Historical:Kellerville Till Member

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Pleistocene stratigraphy of Illinois
Series Bulletin 94
Author H. B. Willman and John C. Frye
Date 1970
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Lithostratigraphy: Glasford Formation >>Kellerville Till Member
Chronostratigraphy: Cenozoic Erathem >>Quaternary System >>Pleistocene Series

Authors

H. B. Willman and John C. Frye

Name origin

The Kellerville Till Member of the Glasford Formation is named for Kellerville, Adams County.

Other names

The name Kellerville replaces the terms Mendon Till (Frye, Willman, and Glass, 1964; Frye et al., 1969) and Payson Till (Leighton and Willman, 1950; Wanless, 1957).

Type section

The Kellerville Till Member is named for roadcut exposures 2 miles southwest of Kellerville in the Washington Grove School Section (table 6), NW NW SW Sec. 11, T. 2 S., R. 5 W. The Kellerville Till is also described in the Cottonwood School, Enion, and Tindall School Sections (table 6).

Table 6 -- Stratigraphic Sections (partial)
The following 21 stratigraphic sections describe exposures in Illinois and illustrate many of the aspects of Pleistocene stratigraphy. These sections contain the type localities for 21 rock-stratigraphic units, 4 soil-stratigraphic units, and 3 time-stratigraphic units and include paratypes for several other units. The sample numbers preceded by "P" are the numbers used in the Illinois State Geological Survey collections. Analytical data on many of these samples are on file at the Survey. The sections are arrange alphabetically by name.

Stratigraphic relationships

The Kellerville Till is bounded at the base by the Petersburg Silt or, in its absence, by the top of the Yarmouth Soil. Its upper limit is the top of the Pike Soil (New Salem Northeast, Pleasant Grove Sections, table 6), the Duncan Mills Member, the Teneriffe Silt, or younger stratigraphic units.

Table 6 -- Stratigraphic Sections (partial)
The following 21 stratigraphic sections describe exposures in Illinois and illustrate many of the aspects of Pleistocene stratigraphy. These sections contain the type localities for 21 rock-stratigraphic units, 4 soil-stratigraphic units, and 3 time-stratigraphic units and include paratypes for several other units. The sample numbers preceded by "P" are the numbers used in the Illinois State Geological Survey collections. Analytical data on many of these samples are on file at the Survey. The sections are arrange alphabetically by name.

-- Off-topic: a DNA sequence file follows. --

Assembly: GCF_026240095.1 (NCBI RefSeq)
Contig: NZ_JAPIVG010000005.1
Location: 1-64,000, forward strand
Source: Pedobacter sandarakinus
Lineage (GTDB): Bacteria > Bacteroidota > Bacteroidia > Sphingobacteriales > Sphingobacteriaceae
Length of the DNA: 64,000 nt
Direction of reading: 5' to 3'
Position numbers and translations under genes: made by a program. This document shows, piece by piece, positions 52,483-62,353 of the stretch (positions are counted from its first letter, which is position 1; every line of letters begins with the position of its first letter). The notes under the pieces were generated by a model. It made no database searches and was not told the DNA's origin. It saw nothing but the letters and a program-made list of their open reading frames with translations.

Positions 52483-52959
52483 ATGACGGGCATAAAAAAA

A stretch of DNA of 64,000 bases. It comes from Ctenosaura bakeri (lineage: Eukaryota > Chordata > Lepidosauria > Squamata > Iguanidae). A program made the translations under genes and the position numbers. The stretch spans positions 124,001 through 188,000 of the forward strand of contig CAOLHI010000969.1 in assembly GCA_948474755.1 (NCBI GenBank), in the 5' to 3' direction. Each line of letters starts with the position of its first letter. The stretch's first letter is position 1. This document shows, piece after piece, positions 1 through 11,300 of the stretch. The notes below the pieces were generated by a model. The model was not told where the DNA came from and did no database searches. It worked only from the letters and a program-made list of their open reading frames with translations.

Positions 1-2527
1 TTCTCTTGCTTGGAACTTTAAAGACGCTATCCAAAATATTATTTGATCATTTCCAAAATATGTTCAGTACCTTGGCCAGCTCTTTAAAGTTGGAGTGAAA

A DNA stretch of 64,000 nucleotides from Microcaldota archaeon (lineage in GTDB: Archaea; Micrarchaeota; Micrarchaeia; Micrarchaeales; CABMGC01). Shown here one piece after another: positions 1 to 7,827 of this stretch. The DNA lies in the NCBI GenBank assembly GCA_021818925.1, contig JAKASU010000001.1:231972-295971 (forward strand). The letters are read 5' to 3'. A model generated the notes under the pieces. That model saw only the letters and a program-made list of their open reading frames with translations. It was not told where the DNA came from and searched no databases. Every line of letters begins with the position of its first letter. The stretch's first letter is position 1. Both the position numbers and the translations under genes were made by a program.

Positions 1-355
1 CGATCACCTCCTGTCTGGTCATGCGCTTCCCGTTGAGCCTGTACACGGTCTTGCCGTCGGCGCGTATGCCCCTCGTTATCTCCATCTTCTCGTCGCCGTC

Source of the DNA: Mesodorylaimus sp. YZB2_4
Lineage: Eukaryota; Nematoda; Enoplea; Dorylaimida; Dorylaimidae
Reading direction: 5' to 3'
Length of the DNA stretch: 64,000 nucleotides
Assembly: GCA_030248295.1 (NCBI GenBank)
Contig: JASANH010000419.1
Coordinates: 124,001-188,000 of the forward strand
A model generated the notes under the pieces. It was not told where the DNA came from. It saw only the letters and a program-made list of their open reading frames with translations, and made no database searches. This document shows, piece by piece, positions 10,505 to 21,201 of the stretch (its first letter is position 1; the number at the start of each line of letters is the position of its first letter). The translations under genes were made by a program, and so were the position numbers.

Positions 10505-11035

Extent and thickness

It is as much as 150 feet thick in the deeper bedrock valleys, but it more commonly is 50 to 100 feet thick. Its geographic extent is shown in figure 6, and its spatial relationship is indicated diagrammatically in figure 7.

Lithology

The member consists of till with intercalated discontinuous zones of sand and gravel outwash and silt; it is more variable than the overlying tills and commonly has a significantly higher percentage of expandable clay minerals. The grain-size and clay mineral composition of the matrix is given in tables 2 and 5, and the average of heavy mineral analyses is given in table 4.

Age and correlation

The member is in the upper part of the Liman Substage of the Illinoian Stage. The till was deposited by the westernmost extension of the Lake Michigan Lobe.

References

FRYE, J. C., H. D. GLASS, J. P. KEMPTON and H. B. WILLMAN, 1969, Glacial tills of northwestern Illinois; Illinois State Geological Survey Circular 437, 47 p.
FRYE, J. C., H. B. WILLMAN, and H. D. GLASS, 1964, Cretaceous deposits and the Illinoian glacial boundary in western Illinois: Illinois State Geological Survey Circular 364, p. 28.
LEIGHTON, M. M., and H. B. WILLMAN, 1950, Loess formations of the Mississippi Valley: Journal of Geology, v. 58, no. 6, p. 599-623. (Reprinted as Illinois State Geological Survey Report of Investigations 149)
WANLESS, H. R., 1957, Geology and mineral resources of the Beardstown, Glasford, Havana, and Vermont Quadrangles: Illinois Geological Survey Bulletin 82, 233 p.

ISGS Codes

Stratigraphic Code Geo Unit Designation
0970
g-kw